David Lohrey: Poetry: August 2021

Southern Legitimacy Statement: I’m a Memphian, currently living just outside Jacksonville, Florida.


She is all about living large, She, with a capital S.
Living large is easy when you’ve never worked.
Working sooner or later makes you feel small. It
grinds you down, tears you up; we all go into the
meat grinder, unless somehow you luck out. 

It’s the grand dream. Not my father’s: no, he wanted
to work. In his time, for his generation, work was fulfilling.
By the time I was at the age of fulfillment, I wanted out.
I belong to the lottery generation. I have been waiting
to win. I don’t want to work at the five & dime.

I wouldn’t mind having me one of them Durango automobiles.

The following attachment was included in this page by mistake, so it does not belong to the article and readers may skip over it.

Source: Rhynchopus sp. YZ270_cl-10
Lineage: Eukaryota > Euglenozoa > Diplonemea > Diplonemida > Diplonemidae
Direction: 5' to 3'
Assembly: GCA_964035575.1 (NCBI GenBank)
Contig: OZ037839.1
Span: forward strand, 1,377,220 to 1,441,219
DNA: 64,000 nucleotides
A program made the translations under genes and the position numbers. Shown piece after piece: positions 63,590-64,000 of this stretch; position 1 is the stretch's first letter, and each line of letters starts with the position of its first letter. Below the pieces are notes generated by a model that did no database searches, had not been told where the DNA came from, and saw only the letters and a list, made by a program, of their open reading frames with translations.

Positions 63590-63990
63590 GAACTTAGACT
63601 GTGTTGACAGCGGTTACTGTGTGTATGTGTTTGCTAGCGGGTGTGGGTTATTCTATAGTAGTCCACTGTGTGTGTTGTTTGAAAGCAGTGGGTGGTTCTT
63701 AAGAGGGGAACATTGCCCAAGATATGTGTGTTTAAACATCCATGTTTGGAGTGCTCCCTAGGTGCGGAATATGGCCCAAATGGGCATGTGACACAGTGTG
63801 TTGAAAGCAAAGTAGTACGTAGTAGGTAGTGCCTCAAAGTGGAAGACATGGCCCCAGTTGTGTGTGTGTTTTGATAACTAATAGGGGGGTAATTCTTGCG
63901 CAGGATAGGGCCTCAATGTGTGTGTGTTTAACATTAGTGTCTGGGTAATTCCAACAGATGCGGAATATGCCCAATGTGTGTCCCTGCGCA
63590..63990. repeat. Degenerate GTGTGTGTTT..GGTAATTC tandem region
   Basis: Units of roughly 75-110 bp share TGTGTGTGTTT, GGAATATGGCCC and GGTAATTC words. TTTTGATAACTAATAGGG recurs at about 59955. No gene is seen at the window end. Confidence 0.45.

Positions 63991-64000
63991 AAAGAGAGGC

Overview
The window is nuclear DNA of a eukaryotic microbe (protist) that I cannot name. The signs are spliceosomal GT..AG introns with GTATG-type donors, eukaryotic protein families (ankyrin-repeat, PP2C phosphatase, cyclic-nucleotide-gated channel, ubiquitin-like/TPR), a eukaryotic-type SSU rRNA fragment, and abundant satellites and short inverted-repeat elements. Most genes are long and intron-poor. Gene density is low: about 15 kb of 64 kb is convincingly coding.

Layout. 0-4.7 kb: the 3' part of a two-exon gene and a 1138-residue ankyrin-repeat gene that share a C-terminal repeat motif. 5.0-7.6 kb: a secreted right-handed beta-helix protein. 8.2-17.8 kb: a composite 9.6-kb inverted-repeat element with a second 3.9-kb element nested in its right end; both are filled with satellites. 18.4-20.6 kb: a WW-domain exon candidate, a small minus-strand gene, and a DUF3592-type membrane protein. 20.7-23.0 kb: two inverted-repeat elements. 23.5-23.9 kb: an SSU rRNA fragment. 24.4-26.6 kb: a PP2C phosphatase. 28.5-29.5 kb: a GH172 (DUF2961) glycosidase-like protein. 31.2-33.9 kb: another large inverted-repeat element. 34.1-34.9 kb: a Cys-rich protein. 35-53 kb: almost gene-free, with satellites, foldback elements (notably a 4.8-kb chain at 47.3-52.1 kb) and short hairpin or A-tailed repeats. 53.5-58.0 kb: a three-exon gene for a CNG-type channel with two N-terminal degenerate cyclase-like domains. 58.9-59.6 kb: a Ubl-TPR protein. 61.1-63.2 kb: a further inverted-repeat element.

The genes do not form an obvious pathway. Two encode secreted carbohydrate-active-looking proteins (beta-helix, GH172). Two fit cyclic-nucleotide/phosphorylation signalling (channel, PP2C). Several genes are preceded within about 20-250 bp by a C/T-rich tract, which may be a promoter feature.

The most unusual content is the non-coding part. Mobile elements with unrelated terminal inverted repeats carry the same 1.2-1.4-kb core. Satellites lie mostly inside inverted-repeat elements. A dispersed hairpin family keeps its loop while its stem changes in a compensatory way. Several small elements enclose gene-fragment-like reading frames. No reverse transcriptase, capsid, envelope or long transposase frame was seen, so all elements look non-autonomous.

I’ll take mine now. I’d like it in green, but what the hell?
Brown or black, who cares? Wouldn’t even mind playing the slots. 
All I know is, I want to win, take my winnings, and head home. 
Not yet…I’m already down five-hundred bucks.

You have got to get the picture, the real picture of what’s
going on. You ain’t winning. I’ll say it again: you ain’t winning
nothing. You are going to lose that car. You are going to lose your
bride. If you are not able to straighten up, you’d just as well lose
your mind. Without work, as dad used to say, there’s nothing good.

If you can’t work, you cheat life. Here comes some wisdom. Waiting
to win at the slots is no way to finish the fight. You got to stop playing.
You’re acting like a pretty girl waiting on a date. Get it together. 
You got to get a job. Save. Suffer. Give up this life. You’ve got to get 
back down the coal mine and start digging. I don’t care how, dad says.